Pure Storage Q3 Earnings Growth Fueled by Storage as a Service

Pure Storage Q3 Earnings Growth Fueled by Storage as a Service

The News: Helped by strong growth of its Evergreen storage as a service (STaaS) program and subscription sales, Pure Storage reported revenue of $762.8 million in the third quarter (Q3) for 13% year-over-year (YoY) growth. However, the rapid increase in consumption spending that is likely to help Pure in the long term prompted it to issue disappointing guidance for fourth quarter (Q4) revenue. You can read the release on the Pure Storage website.

Pure Storage Q3 Earnings Growth Fueled by Storage as a Service

Analyst Take: Pure CEO Charles Giancarlo said the Evergreen//One STaaS and Evergreen//Flex subscription programs are expected to more than double annual revenue to nearly $400 million this year. Subscription annual recurring revenue (ARR) of $1.3 billion and subscription services revenue of $309.6 million each increased 26% YoY. Pure posted $70 million net income and operating profit of $169.1 million for the quarter. Both its revenue and earnings beat financial analysts’ expectations.

Those numbers are good news. The bad news is that the mix shift toward opex versus capex will likely hurt Q4 results. That, plus a $410 million sale to a telco that does not start until next year resulted in Pure’s lower than expected revenue forecast of $782 million for Q4—down from last year and below the consensus estimate of $919 million. Pure forecasts its annual revenue to be $2.82 billion, up 0.7% from last year but also short of the $2.96 billion consensus. Because of the guidance miss, Pure’s stock price tumbled after the markets closed Wednesday.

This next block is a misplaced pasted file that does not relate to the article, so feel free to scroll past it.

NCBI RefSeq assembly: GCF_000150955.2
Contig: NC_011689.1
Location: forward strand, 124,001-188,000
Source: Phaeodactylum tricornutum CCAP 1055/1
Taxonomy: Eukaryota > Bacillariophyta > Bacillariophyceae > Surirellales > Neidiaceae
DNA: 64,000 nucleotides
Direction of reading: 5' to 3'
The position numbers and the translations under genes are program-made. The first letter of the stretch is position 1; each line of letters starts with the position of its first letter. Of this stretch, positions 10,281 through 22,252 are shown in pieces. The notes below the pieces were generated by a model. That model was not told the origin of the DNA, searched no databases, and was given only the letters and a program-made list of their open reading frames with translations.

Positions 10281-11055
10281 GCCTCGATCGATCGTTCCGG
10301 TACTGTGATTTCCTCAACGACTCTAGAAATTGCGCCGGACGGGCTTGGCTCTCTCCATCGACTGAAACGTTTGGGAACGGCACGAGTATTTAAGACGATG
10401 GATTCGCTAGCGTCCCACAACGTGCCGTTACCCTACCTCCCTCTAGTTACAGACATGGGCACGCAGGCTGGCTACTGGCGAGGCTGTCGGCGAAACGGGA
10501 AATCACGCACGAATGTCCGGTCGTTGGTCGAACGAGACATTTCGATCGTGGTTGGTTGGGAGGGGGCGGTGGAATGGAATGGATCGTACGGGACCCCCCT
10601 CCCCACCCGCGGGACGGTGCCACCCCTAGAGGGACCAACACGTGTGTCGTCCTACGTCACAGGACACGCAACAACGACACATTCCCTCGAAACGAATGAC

While guidance disappointed, Pure’s Q3 results were positive. Its revenue beat the consensus estimate by $1.3 million, and Pure’s numbers stacked up well compared with storage competitors that reported earnings earlier this week. NetApp revenue declined 6.0% YoY and HPE storage revenue fell 12%. Pure added 353 customers in Q3 and has more than 12,000 total. Pure execs said its FlashBlade file storage and Portworx container-native storage also had record quarters, although they did not share the numbers.

Pure Storage Q3 earnings highlights:

  • Revenue $762.8 million, an increase of 13% YoY
  • Subscription services revenue $309.6 million, up 26% YoY
  • Subscription ARR $1.3 billion, up 26% YoY
  • Remaining performance obligations (RPO) $2.0 billion, up 30% YoY
  • Generally accepted accounting principles (GAAP) gross margin 72.5%; non-GAAP gross margin 74.0%
  • GAAP operating income $74.2 million; non-GAAP operating income $169.1 million
  • GAAP operating margin 9.7%; non-GAAP operating margin 22.2%
  • Operating cash flow $158.4 million; free cash flow $113.4 million
  • Total cash, cash equivalents, and marketable securities $1.35 billion
  • Returned approximately $22.4 million in Q3 to stockholders through share repurchases of 0.6 million shares

Pure Storage Q4 and FY24 Guidance:

  • Revenue Q4 FY 2024: $782 million
  • Revenue FY 2024: $2.82 billion
  • Non-GAAP operating income Q4 FY 2024: $150 million
  • Non-GAAP operating income FY 2024: $450 million